I married my husband almost exactly one year ago, and I barely mentioned it on my blog or on Instagram after the wedding day. I know a lot of bloggers who get married do a recap right after the wedding, but I clearly missed that boat. Our anniversary was this past Sunday, which means that our wedding has been on my mind lately. I’ll go into a little detail about our wedding day, but considering it’s been a whole year, ain’t nobody interested in reading that anymore. This post is moreso about my thoughts on expectations surrounding weddings in general, now that I am married. Who knows, maybe this blog post might help future brides out there. I apologize for the click-baity title, but I swear it’s not actually click-bait! Also, it was super hard finding shots from our wedding photos that didn’t show people’s faces; weddings, after all, are about people!
We had a most wonderful wedding, and there were so many things I loved about it. Having all of the people we loved in one room was, of course, the best part. We were blessed with perfect weather. My makeup artist made me look the best I have EVER looked; so polished and yet still like myself. While I chose all of the decor and did all of the DIY, our day-of coordinator and put it all together so that everything looked even more beautiful than I ever could have imagined – I actually gasped when I saw our reception area! Our photographer, videographer, DJ, and photobooth exceeded our expectations by a long shot, and we absolutely loved working with them. The feedback we got from our guests was incredible – some people said it was the most fun wedding they had ever been to (although I’m sure that’s one of their duties as a wedding guest to say that). Even the employees at our venue said it was one of the best weddings they’ve ever hosted there (they probably get paid to say that, too 😝). One of our friends who attended STILL talks about how organized the wedding was (little do they know…) In general, it seemed like everyone had a lot of fun, which was important to us. Our wedding day couldn’t have been what it was without the love and support of our families, wedding party, guests, and all of the vendors.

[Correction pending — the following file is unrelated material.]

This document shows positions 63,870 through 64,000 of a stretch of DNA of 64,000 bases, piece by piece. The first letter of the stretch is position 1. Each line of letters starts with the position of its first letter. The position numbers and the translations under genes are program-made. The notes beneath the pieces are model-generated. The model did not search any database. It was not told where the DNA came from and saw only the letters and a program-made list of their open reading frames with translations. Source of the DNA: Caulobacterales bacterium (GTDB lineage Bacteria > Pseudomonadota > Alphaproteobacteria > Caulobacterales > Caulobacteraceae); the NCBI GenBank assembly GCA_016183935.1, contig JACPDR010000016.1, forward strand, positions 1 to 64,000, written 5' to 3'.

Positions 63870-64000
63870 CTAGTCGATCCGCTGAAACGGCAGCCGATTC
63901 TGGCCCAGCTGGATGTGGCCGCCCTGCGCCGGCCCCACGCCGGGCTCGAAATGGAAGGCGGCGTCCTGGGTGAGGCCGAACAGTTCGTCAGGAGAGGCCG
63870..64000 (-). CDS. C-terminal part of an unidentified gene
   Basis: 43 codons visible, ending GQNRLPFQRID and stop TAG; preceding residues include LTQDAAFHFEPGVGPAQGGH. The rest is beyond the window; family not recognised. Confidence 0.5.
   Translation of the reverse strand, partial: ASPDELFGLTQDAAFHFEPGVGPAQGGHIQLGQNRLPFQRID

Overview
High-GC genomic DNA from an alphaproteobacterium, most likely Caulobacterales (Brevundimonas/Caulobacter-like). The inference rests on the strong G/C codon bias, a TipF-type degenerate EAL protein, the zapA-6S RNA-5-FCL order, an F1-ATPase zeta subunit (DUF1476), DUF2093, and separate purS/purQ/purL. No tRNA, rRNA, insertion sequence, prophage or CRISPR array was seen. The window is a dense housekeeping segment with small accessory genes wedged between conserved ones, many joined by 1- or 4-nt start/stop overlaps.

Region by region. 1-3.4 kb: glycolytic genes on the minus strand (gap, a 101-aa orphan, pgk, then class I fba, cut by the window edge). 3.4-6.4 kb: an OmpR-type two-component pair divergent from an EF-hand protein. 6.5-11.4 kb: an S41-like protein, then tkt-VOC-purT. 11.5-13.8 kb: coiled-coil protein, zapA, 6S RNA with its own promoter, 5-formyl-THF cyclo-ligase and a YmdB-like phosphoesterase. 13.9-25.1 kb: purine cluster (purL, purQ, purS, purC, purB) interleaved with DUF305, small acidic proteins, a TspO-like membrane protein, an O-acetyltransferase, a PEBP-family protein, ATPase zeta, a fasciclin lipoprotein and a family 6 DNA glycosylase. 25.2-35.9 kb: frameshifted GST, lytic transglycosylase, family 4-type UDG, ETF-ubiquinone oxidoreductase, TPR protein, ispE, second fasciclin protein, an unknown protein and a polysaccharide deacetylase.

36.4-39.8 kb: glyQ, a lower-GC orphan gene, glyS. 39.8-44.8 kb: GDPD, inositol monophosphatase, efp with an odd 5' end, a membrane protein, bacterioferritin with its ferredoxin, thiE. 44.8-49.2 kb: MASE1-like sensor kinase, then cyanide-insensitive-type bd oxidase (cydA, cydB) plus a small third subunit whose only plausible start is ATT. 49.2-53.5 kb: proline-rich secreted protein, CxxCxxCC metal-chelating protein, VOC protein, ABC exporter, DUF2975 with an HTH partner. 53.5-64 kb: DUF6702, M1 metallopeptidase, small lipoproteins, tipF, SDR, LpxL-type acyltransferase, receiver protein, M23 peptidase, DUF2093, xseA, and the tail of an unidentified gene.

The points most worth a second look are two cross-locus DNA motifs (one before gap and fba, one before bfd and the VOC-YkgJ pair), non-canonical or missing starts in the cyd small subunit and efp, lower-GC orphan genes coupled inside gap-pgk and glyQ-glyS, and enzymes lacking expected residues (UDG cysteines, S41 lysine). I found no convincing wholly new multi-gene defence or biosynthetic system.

Although we are so grateful to have had such a joyful day, I feel like our wedding wasn’t that idea of the *magical, perfect* day that society tries to sell us. Every friend who has ever gotten married has told me that things would go wrong on the wedding day, and just to roll with the punches. Because of that, I was expecting things to go wrong, but I think I didn’t expect so many little things to be wrong. None of it was “ruin-the-day” bad, but I feel like it all added up to make me feel like I wish things had gone better. Here were a few things (in no particular order):